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"Write out of love, write out of instinct, write out of reason. But always for money."
Louis Untermeyer

The Occasional Muse
My humble opinion on current events

October 2, 2002

Torch and NJ Supreme Court Ignore the Law

It's now official: Robert Torricelli, aka The Torch, is above the law. And the New Jersey Supreme Court is a shameless butt monkey for the Democratic Party. 

I am not sure what galls me more: Torch's flouting of the law or the state Supremes giving it their blessing. Unanimously.

The seven Supreme Democrat lackeys ruled today that Robert Torricelli's name could be replaced on the ballot with Frank Lautenberg's. Changing the ballot after the limit set by state law was, in the court's words, "in the public interest and the general intent of the election laws to preserve the two party system."

During oral arguments, the justices sang the praises of providing voters a choice between two candidates. But what about the law? Who cares? "The legislature did not use mandatory language," whined Associate Justice James Coleman. Even the Chief Justice said that breaking the law was not "a fatal defect."

Can you believe this utter nonsense? Here's the New Jersey statute, word for word:

In the event of a vacancy, howsoever caused, among candidates nominated at primaries, which vacancy shall occur not later than the 51st day before the general election, or in the event of inability to select a candidate because of a tie vote at such primary, a candidate shall be selected in the following manner...

The selection made pursuant to this section shall be made not later than the 48th day preceding the date of the general election, and a statement of such selection shall be filed with the Secretary of State or the appropriate county clerk, as the case may be, not later than the said 48th day, and in the following manner...

It's right there, folks. Torricelli's withdrawal happened after the 51-day and 48-day deadlines set by the law. The judges should have laughed the Democrats out of court. Instead, they decreed that breaking the law was in the "public interest."

Forgive a Civics 101 lesson here. The elected legislature, not seven judges, more closely reflects the public interest. The people vote for the representatives who write the laws, which makes the people their own sovereigns. It's how they rule themselves. It's why the law does its part to keep the people free.

These judges have just said that the law as passed by the people's representatives does not matter. They, the Holy Seven, have decided what the public interest is, or should be. But that's not their job. It's their job to uphold the law - the people decide their own public interest when they cast their votes.

That's what makes this decision so reprehensible. It's not about upholding democracy, or guaranteeing the voters a choice. The voters had a choice: Torricelli or his opponent. It was Robert Torricelli who deprived the people of New Jersey a choice by chickening out because he was down in the polls.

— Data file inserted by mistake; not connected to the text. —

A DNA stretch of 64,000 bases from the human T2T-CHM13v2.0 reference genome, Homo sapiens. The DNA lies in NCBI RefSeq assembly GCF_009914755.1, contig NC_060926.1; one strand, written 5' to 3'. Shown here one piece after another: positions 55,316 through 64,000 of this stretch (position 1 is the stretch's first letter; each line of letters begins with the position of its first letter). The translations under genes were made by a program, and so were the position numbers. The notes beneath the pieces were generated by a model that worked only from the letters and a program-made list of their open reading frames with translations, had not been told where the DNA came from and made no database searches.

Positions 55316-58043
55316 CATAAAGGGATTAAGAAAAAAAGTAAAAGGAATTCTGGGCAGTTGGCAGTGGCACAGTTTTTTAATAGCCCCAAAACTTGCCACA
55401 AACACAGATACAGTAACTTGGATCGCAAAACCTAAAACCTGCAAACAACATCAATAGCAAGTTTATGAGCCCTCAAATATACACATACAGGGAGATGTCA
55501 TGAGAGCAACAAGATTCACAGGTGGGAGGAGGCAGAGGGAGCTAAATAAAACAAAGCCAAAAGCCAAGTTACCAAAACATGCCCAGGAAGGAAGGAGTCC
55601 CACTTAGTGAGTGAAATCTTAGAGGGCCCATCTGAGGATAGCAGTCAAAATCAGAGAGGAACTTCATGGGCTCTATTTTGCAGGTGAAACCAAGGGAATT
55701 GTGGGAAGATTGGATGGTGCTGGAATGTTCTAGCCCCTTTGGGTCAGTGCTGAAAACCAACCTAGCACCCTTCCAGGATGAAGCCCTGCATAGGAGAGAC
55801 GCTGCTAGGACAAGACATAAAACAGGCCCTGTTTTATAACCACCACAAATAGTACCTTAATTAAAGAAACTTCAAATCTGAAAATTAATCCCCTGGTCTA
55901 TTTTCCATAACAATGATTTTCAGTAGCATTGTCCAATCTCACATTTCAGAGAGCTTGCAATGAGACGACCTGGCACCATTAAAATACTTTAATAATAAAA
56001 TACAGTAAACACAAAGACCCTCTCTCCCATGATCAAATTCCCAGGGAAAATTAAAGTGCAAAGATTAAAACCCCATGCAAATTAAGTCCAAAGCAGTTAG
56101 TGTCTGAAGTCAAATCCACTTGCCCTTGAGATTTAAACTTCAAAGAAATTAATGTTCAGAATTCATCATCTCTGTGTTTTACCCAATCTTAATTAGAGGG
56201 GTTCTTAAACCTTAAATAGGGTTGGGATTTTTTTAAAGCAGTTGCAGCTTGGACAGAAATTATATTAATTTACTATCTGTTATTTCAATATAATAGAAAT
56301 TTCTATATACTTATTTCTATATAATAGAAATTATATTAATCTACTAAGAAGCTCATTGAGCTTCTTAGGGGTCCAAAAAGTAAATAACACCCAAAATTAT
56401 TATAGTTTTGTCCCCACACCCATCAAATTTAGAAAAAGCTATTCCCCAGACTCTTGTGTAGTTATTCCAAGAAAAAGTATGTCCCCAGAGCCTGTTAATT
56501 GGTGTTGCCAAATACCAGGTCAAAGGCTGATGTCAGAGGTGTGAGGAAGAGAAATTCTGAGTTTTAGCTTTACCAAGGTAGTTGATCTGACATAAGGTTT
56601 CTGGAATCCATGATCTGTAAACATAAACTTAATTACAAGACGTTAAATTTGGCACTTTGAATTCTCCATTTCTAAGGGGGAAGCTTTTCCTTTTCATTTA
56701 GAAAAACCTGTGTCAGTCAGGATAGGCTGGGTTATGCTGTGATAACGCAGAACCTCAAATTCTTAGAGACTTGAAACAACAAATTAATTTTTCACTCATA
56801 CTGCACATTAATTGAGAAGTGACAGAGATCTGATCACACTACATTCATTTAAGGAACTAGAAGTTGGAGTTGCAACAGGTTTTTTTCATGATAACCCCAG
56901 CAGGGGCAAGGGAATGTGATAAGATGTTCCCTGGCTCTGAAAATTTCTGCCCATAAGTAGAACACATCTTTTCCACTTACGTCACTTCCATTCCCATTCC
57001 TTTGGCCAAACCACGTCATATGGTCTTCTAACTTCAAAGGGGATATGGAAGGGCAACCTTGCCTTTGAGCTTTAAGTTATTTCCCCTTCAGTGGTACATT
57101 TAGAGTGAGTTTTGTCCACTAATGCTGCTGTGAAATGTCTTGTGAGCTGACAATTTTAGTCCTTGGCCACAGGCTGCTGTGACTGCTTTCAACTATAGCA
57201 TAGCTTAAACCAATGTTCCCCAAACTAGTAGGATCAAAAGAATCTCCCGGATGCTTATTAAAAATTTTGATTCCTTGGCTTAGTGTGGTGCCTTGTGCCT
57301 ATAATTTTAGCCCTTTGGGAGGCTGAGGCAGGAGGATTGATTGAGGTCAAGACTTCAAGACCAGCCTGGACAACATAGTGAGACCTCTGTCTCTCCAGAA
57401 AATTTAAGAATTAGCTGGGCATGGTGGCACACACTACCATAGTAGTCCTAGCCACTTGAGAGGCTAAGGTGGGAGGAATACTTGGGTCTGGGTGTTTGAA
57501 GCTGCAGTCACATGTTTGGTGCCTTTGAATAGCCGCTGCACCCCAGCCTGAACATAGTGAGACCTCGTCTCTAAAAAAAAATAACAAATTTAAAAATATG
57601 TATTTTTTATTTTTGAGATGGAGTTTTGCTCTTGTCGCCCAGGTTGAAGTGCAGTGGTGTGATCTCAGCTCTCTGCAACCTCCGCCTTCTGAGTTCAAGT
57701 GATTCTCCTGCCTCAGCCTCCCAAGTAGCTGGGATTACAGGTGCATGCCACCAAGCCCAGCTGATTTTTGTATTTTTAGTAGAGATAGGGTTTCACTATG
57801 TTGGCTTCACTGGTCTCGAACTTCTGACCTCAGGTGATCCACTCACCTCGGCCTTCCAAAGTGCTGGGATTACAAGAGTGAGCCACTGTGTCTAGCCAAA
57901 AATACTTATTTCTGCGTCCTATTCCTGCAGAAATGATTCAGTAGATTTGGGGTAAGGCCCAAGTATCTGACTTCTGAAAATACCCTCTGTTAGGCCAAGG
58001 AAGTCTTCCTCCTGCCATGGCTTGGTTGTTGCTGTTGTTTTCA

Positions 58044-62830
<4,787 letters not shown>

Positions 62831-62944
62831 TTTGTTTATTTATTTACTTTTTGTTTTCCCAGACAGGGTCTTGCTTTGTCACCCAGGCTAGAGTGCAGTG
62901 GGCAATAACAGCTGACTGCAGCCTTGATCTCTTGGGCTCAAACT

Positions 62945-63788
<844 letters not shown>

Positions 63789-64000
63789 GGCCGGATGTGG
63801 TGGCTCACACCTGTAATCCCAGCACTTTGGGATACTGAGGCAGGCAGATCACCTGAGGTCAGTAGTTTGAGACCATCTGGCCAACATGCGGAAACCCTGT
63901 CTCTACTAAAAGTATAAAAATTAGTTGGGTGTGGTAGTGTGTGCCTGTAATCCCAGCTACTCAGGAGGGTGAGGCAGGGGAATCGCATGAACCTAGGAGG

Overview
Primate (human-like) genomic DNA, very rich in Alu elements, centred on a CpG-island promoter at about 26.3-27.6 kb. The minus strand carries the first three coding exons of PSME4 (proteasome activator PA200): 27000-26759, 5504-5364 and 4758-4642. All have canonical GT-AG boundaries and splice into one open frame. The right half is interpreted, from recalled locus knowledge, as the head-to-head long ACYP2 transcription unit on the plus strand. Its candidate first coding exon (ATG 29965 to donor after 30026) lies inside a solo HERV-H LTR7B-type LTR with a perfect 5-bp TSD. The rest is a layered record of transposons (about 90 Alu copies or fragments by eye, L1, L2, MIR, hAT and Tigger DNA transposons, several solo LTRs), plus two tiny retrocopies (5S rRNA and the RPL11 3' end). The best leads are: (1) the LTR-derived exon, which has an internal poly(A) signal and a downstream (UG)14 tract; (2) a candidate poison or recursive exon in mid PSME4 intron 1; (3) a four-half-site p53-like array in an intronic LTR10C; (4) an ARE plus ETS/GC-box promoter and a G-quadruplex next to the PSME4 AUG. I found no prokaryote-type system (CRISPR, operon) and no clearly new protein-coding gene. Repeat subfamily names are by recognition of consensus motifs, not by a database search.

And that's the rub of it. This case is about power. Democrat power. The Democrats must hold the Senate at all costs, no matter what, even if it means breaking the law. There's no lofty principle to uphold, no cherished ideal to protect. The Torch quit because the Democrats may lose the Senate if he remained.

Senate Democrats don't care about you, or your freedom, or the law. They're greedy power-mongers who have proved unfit for public service precisely because of their gigantic lust for control. The Torch is a corrupt pol who deserves to go down in flames at the ballot box. The seven judges should resign in disgrace, because they have shown no honor and even less integrity in bending over for their Democrat masters. New Jersey Democrats, if you have any principles, any scruples at all, you will vote for anyone except Torricelli/Lautenberg. Don't let the Democrats get away with their cynical and illegal power grab.

Barbershop update

Last column, I vented about Jesse Jackson's censorship attempt on the movie Barbershop. I suggested that he feels certain people are immune to criticism, and those who attempt to criticize should be silenced.

Well, the good reverend has confirmed my theory. In a letter to the Los Angeles Times, Jackson writes a letter that supposedly sets the record straight. "Let me be quick to say that this is not a call for censorship or a boycott, but a call for sensitivity."

That's a lie. No other way to say it. Here, once again, is the text from a statement he released on September 19, 2002: "We also hope that they (MGM) will delete the portion of the film that is insensitive and inappropriate to both Dr. King and Rosa Parks from future DVDs, videotapes and any other future releases."

How can you call that anything but censorship? Jackson must think we're all idiots.

He goes on: "King was the father of the modern civil rights movement. There are certain historical figures who should never be disrespected, even for the sake of a few laughs. Their lives represent too much deep meaning and painful history to demean them through caricature."

There it is. Jackson confirms it. No one should be allowed to speak their mind about "certain historical figures" if Jackson deems it disrespectful.

Thank you, Mr. Jackson, for verifying that you are a would-be tyrant who would silence dissenting voices by force if given the chance. You intolerant hypocrite.

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